# Parallelepiped cut by Plane through Diagonals of Opposite Planes is Bisected

Jump to navigation
Jump to search

## Theorem

In the words of Euclid:

*If a parallelepidedal solid be cut by a plane through the diagonals of the opposite planes, the solid will be bisected by the plane.*

(*The Elements*: Book $\text{XI}$: Proposition $28$)

## Proof

Let the parallelepiped $AB$ be cut by the plane $CDEF$ through the diagonals $CF$ and $DE$ of opposite planes.

It is to be demonstrated that the parallelepiped $AB$ is bisected by the plane $CDEF$

From Proposition $34$ of Book $\text{I} $: Opposite Sides and Angles of Parallelogram are Equal:

- $\triangle CGF = \triangle CFB$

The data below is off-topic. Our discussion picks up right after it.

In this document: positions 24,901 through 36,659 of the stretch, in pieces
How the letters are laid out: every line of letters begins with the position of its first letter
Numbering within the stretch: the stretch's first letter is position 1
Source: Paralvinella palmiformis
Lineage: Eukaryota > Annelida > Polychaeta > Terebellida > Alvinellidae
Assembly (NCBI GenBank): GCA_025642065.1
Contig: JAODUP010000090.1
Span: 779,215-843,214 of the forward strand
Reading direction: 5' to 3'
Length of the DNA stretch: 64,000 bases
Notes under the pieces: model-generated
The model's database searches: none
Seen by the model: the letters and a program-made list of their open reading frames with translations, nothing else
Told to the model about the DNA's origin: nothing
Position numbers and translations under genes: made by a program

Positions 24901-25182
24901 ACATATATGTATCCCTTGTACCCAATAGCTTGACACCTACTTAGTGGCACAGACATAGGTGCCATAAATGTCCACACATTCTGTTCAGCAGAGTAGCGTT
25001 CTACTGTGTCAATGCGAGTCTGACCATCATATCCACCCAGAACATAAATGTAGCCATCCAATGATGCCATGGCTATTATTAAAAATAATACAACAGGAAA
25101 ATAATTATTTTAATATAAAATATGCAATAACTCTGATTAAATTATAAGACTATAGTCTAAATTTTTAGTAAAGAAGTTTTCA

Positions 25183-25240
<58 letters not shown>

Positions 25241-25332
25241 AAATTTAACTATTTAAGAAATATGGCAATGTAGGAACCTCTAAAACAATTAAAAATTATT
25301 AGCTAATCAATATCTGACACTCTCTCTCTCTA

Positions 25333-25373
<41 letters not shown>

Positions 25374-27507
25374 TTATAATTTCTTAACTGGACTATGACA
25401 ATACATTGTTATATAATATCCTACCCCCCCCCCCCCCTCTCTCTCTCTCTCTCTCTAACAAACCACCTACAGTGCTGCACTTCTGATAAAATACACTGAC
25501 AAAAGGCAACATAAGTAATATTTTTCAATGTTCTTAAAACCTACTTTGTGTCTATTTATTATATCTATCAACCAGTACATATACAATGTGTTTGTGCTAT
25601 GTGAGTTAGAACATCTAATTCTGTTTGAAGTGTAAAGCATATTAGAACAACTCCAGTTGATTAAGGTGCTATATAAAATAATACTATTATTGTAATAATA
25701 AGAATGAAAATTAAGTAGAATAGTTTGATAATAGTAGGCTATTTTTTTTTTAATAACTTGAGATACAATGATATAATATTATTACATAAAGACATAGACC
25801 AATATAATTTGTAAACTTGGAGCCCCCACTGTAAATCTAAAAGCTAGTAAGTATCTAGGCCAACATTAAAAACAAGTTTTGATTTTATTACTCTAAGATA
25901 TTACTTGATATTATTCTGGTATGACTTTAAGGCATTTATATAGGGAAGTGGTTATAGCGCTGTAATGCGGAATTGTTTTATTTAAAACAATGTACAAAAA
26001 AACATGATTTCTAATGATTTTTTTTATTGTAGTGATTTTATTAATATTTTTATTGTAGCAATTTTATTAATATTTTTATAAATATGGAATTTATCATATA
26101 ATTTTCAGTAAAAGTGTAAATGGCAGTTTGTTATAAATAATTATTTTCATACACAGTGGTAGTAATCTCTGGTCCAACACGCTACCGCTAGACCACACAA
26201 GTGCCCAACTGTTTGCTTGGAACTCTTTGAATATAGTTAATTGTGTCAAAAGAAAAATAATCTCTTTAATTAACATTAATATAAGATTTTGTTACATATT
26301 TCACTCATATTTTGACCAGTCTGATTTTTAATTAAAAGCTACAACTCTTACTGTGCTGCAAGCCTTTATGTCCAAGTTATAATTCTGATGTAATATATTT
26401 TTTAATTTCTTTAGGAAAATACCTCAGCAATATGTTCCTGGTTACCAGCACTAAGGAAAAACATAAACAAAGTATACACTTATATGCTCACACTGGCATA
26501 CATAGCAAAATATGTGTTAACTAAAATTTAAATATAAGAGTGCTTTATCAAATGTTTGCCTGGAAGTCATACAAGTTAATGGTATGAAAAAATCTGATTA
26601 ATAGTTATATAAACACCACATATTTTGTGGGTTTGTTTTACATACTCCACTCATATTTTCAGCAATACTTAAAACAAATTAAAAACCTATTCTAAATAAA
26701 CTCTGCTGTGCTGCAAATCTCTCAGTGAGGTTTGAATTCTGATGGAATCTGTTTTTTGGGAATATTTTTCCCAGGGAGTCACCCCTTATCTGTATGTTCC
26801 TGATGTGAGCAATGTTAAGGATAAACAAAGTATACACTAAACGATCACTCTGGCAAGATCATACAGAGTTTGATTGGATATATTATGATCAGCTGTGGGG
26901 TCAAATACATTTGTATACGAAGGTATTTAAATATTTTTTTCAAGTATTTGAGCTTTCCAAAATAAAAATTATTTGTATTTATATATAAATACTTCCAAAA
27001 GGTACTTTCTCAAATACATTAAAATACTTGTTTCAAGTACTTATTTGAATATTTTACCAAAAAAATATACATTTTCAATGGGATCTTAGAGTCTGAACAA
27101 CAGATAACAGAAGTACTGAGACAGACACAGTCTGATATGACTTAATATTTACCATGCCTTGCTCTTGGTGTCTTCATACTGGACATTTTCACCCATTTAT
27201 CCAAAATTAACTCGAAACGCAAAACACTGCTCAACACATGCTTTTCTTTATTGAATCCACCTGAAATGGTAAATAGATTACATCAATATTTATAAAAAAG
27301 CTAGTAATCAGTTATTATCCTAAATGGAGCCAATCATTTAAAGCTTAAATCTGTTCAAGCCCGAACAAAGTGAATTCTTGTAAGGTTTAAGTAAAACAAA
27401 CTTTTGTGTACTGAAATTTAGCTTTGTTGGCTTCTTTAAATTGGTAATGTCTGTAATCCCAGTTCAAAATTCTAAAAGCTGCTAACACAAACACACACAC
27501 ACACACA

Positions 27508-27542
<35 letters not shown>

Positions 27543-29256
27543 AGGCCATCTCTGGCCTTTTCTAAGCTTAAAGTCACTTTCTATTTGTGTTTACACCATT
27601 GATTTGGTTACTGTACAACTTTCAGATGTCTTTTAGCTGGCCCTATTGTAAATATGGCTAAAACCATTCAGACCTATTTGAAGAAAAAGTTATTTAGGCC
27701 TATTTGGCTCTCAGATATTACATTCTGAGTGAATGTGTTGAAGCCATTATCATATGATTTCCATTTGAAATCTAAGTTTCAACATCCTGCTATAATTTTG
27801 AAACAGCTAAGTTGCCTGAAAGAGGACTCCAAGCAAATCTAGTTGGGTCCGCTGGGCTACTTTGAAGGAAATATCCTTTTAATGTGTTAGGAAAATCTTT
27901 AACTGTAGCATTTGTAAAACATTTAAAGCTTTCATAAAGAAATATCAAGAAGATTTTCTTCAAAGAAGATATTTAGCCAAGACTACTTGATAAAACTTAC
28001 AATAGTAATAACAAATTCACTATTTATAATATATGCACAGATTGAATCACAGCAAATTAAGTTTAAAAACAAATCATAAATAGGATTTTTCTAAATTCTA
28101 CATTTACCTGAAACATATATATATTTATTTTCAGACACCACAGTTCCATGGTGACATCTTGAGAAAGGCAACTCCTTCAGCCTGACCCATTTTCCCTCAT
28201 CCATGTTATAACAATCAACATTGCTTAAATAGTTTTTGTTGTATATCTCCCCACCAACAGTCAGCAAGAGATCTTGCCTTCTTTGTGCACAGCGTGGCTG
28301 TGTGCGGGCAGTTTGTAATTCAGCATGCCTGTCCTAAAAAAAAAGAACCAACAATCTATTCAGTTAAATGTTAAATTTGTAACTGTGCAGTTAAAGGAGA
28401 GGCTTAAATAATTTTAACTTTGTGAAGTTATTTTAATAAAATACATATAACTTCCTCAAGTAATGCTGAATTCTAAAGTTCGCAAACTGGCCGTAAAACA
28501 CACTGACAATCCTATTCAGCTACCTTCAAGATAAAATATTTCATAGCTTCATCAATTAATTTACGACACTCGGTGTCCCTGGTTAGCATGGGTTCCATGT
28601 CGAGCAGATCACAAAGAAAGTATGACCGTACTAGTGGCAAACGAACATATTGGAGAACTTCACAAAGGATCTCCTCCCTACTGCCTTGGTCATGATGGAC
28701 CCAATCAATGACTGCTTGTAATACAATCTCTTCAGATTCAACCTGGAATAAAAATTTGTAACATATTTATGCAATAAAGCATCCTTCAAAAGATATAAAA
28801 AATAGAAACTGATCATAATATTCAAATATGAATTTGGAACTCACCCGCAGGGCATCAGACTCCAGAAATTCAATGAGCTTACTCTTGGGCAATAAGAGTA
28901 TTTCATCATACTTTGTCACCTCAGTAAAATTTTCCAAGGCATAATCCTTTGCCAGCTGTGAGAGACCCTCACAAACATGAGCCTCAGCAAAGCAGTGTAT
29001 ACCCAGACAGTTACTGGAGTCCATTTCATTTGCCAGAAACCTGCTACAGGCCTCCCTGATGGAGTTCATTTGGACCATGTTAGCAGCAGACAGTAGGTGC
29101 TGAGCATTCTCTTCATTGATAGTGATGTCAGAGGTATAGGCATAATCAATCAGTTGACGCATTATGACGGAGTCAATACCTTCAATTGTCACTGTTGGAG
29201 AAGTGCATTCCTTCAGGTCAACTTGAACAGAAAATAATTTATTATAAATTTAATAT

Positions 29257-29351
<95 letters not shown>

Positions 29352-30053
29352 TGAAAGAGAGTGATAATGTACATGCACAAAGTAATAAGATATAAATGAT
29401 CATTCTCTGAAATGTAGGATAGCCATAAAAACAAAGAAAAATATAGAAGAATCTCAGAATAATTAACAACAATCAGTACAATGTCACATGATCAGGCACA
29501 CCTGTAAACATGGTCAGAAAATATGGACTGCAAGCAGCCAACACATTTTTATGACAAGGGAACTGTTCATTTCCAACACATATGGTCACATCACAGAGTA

and:

- $\triangle ADE = \triangle DEH$

while:

- the parallelogram $CA$ is equal to the parallelogram $EB$

and:

- the parallelogram $GE$ is equal to the parallelogram $CH$

as they are opposite.

Therefore from Book $\text{XI}$ Definition $10$: Similar Equal Solid Figures:

- the prism contained by $\triangle CGF$ and $\triangle ADE$ and the three parallelograms $GE, AC, AE$

equals:

- the prism contained by $\triangle CFB$ and $\triangle DEH$ and the three parallelograms $CH, BE, CE$.

Hence the result.

$\blacksquare$

## Historical Note

This proof is Proposition $28$ of Book $\text{XI}$ of Euclid's *The Elements*.

## Sources

- 1926: Sir Thomas L. Heath:
*Euclid: The Thirteen Books of The Elements: Volume 3*(2nd ed.) ... (previous) ... (next): Book $\text{XI}$. Propositions